Who remembers the ad from 1994 about the average family having 2.3 children? It may be stretching the memory a little, but we clearly remember the little boy in the ad who certainly wasn’t a fan of being ‘the .3’. In the ad, he complains of never fitting in the backseat of their family car. Enter the Ford Laser – the car which all families must buy in order to fit all three kids! For a blast from the past, check it out here: https://youtu.be/jNNIJBiSyA
This example of the ‘.3 kid’ average is not exactly practical – and it’s like us saying you need 1.1 cars in retirement. But sometimes, our needs are not black and white. So let us explain. A few years ago, Dallas’s friend from the UK, Andrew, moved over to Australia for a few months. He lived with Dallas, and they worked together at the same office. For these few months, having one car was enough for them both – it was rare that they both needed it at the same time. But it did happen occasionally – hence the need for 1.1 cars.
We find that the same can be said for couples in retirement. If you only have one car, it can feel like a real inconvenience when you need it but it isn’t there. But when you have two cars, often one of them spends 90% of its time sitting in the garage or the driveway.
If you’re starting to think that having two cars is too much, but one is not enough, here’s what we propose. In your first year of retirement, sell one car and put the cash into a separate account. Link the account to Uber – or any taxi service. Then go about life as usual in that first year – but use the Uber account guilt free on that rare ‘.1’ occasion. If you’re spending $50 each week and it’s going to cost you $2,600 over a year, then perhaps you do need a second car. But if not, the running costs of owning that additional car may not be worth it.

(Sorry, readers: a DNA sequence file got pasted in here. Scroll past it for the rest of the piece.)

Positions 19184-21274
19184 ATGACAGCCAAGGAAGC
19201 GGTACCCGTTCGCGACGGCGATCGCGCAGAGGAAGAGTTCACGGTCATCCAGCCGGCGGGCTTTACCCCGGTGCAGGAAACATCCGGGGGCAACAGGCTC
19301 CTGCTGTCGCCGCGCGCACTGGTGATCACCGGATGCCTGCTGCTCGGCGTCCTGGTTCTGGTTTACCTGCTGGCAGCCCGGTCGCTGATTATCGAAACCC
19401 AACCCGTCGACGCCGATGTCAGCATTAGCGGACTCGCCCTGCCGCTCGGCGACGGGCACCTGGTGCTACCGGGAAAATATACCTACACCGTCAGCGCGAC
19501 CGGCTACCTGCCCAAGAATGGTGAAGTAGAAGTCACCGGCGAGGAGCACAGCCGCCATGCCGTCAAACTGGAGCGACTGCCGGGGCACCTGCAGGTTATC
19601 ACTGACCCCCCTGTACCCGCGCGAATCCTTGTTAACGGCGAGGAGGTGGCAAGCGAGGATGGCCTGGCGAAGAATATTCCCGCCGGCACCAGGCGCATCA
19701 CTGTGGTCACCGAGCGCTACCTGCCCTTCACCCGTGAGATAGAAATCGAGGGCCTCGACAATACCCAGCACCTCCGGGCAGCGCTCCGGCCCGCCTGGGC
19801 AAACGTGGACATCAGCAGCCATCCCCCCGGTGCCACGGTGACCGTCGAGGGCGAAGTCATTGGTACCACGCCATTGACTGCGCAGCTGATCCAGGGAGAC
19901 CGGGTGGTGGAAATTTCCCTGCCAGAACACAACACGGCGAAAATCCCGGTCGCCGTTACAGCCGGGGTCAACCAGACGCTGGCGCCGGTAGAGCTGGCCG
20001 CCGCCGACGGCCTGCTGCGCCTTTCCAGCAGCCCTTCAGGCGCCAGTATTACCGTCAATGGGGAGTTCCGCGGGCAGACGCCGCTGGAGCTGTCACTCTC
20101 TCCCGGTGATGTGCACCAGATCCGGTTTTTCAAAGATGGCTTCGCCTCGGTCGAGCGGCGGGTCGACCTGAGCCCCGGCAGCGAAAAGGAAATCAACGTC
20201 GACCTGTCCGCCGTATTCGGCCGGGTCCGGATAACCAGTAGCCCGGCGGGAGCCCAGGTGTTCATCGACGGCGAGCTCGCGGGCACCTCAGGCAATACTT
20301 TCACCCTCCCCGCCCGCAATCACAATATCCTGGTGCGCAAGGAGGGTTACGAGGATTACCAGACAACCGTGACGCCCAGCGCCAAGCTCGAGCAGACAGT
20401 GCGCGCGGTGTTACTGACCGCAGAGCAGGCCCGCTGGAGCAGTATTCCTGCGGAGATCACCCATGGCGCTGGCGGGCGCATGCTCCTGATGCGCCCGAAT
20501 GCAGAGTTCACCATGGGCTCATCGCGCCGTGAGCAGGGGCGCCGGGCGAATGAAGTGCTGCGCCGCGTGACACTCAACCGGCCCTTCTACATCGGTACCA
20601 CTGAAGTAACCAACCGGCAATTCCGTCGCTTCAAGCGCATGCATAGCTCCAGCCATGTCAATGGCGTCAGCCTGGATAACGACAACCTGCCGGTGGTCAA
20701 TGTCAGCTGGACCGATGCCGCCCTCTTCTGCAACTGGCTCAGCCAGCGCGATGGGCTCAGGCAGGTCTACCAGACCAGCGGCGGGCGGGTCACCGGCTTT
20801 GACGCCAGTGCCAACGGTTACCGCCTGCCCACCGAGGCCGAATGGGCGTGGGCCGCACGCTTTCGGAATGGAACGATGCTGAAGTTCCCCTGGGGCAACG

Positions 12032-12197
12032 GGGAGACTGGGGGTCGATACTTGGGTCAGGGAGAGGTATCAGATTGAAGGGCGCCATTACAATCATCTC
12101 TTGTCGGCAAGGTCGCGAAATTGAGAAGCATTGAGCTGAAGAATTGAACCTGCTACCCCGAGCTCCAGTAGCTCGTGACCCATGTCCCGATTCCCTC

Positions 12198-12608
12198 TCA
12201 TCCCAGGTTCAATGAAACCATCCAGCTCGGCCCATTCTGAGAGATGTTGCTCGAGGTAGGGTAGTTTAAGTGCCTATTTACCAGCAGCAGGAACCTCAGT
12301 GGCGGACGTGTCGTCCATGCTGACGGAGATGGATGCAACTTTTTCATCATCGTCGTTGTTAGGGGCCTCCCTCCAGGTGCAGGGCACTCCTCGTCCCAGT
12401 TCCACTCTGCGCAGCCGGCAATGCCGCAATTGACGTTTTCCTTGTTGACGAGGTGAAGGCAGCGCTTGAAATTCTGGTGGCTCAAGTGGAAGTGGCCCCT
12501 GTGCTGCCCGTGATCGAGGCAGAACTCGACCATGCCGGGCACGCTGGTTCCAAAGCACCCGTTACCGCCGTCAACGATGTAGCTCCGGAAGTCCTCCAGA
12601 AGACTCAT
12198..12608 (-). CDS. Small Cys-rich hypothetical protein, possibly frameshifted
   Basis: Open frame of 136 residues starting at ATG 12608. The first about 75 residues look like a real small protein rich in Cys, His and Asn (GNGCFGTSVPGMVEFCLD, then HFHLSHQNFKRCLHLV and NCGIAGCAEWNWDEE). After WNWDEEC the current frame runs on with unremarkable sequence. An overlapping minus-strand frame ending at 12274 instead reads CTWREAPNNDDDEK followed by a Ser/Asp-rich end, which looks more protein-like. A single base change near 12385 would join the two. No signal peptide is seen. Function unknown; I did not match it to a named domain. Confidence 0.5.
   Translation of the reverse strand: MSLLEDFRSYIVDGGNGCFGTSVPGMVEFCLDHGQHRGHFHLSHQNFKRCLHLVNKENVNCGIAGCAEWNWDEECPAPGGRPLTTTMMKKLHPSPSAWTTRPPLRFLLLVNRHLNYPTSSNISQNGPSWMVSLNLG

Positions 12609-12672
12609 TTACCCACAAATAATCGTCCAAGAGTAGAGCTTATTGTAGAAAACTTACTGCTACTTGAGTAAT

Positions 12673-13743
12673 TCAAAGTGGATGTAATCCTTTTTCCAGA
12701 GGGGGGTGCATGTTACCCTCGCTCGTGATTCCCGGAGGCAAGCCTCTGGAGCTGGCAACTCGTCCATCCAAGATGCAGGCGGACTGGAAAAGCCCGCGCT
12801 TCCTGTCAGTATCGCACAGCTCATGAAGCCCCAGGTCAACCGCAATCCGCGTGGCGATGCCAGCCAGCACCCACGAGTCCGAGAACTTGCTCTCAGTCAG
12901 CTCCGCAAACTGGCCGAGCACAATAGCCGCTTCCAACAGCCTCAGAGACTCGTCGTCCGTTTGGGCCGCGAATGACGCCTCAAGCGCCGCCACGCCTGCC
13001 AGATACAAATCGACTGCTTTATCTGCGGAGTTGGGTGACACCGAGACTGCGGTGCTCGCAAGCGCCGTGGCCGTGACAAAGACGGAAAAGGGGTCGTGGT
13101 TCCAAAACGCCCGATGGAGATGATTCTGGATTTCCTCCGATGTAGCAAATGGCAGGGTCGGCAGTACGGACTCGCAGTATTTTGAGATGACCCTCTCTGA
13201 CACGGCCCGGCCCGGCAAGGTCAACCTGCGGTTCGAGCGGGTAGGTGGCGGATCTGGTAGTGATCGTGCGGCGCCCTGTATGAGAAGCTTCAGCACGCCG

We’ve talked about the maintenance costs of owning property – but what about cars? On average, this is what a car will cost you over a year.
Naturally, these are very rough figures and will vary based on many different factors. On top of this, there’s the big one: depreciation. If you buy a new car for $50,000, then sell it 5 years later for $25,000, that’s a $5,000-a-year rate of depreciation. Again, this will vary. But together with the above costs, you could be looking at around $8,000 a year. Of course, if you have an older car, the depreciation won’t be quite so much – so make sure to compare your new Uber costs to the amount of cost to you personally.
The above figures are significant for retirees. At Money Over 50, we find that most of our clients spend $70,000-80,000 a year in their retirement. Again, this varies greatly – between clients, but also between each year. So if one vehicle is costing you $8,000 a year, that is 10% of your yearly living costs – and selling one car could be an excellent way to save money.
So often we hear the saying ‘rent money is dead money’ – but like this Uber example, when you sit down and work out the figures, sometimes it becomes blatantly obvious that owning something isn’t always the right choice – financially.
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Dallas Davison, Michael Hogue and Ali Hogue.